I am a teacher, though not yet “highly” qualified. I work part-time as a
volunteer for a charity in Tower Hamlets. The New Approach sounds appalling.
However my perception is that FE colleges have not been meeting the needs of
all learners, or potential learners.
By and large, my learners lack confidence. They want education, but they are
timid about entering formal education spaces. Even a primary school may be
intimidating, particularly perhaps for childless women. The chance to go to
a community centre may not be helpful to people with limited mobility who do
not live nearby.
A big problem for my learners is that ill health or family commitments
preclude regular attendance, and even those who can come regularly often
cannot stay for the whole of a session. The charity I work for is endlessly
forgiving of learners who drop in and drop out, or who only stay for a
fraction of a class. I don’t know if mainstream providers have been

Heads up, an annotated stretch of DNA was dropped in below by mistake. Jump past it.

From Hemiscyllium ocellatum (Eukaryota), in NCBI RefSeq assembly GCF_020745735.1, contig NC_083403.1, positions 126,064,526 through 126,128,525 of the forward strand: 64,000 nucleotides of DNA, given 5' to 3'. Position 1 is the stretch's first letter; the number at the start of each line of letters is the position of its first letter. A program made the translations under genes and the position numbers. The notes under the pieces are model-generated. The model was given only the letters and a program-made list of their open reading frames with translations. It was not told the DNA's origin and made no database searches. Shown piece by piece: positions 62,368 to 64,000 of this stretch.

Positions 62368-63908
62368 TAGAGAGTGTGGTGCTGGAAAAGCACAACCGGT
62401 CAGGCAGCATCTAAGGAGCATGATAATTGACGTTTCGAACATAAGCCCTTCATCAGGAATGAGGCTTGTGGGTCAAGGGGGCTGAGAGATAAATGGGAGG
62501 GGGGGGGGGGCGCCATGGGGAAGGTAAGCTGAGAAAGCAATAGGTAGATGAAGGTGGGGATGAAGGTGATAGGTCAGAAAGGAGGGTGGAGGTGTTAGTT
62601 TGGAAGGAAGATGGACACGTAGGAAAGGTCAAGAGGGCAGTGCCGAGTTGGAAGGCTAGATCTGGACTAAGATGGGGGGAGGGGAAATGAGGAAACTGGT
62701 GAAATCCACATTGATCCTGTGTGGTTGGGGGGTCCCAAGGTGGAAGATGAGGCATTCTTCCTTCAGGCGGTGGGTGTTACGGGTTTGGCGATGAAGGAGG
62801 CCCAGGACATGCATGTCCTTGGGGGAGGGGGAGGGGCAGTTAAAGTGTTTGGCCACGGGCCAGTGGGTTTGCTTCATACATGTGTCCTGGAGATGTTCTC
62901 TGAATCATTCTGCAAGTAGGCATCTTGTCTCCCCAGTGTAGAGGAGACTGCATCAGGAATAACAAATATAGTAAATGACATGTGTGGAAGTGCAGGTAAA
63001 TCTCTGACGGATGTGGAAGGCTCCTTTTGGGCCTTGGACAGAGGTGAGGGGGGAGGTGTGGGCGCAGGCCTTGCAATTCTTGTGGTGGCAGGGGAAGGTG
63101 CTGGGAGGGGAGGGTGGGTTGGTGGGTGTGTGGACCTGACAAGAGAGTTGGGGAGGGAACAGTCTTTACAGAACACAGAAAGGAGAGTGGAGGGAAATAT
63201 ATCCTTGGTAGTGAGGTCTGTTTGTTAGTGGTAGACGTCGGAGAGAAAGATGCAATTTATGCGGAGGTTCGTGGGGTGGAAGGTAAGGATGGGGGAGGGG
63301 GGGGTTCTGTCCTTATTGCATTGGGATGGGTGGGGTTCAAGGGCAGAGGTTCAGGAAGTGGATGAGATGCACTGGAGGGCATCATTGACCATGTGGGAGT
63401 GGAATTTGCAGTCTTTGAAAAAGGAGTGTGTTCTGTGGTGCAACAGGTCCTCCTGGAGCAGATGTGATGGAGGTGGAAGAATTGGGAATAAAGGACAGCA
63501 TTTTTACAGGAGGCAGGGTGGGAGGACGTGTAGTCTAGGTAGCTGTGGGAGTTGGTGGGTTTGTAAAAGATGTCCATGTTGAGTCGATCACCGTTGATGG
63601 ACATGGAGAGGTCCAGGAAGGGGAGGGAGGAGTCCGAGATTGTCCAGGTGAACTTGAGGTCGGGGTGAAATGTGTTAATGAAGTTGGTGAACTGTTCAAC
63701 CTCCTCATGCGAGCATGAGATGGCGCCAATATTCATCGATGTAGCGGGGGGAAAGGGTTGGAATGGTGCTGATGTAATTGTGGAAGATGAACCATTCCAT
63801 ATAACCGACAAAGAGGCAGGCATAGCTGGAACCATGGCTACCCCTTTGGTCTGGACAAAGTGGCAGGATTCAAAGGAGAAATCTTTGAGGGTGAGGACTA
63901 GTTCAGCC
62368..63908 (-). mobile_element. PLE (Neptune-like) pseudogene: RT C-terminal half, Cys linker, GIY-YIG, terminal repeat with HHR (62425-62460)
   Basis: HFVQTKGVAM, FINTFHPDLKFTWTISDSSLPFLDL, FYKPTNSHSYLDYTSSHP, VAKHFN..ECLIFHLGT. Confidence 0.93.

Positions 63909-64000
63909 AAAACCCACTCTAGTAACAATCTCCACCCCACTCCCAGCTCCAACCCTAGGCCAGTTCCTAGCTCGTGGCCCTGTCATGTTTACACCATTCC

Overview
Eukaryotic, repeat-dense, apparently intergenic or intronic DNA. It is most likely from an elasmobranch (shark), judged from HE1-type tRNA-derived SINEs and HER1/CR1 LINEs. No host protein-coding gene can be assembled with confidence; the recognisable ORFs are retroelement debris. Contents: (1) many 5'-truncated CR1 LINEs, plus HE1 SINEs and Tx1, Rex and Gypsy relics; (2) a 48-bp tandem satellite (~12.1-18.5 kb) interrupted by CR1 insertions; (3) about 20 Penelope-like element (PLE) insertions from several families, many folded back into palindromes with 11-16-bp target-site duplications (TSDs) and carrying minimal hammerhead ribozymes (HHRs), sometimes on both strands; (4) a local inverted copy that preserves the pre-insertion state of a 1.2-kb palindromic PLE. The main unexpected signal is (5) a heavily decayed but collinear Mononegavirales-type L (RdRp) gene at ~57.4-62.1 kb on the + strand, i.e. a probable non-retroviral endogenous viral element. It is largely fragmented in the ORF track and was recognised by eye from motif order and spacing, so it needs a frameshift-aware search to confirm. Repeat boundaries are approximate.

exercising the same tolerance. I suspect not.
Do the learners make progress? Well, it depends on what you mean by
progress. Over the course of a year, all have noticeably improved in
confidence and become more self-reliant. Their grammar isn’t any better but
their passive vocabularies at the least have improved, and they are speaking
I hope that in joining together to oppose the New Approach, we do not
underestimate or undervalue the work presently being done by volunteers,
whether professionally qualified or not. Their work does not replace the
work done by FE colleges, but it certainly supplements it and fills a gap or
two. The debate we are now having should be careful not to drive a wedge
between Perdita Patterson’s miscellaneous collection and her
well-established and hitherto well-resourced college.
I would like to use the occasion of writing to record my strong thanks to
Natecla which has generously supported me for three annual conferences, and
hence helped make me feel part of the community of teachers.
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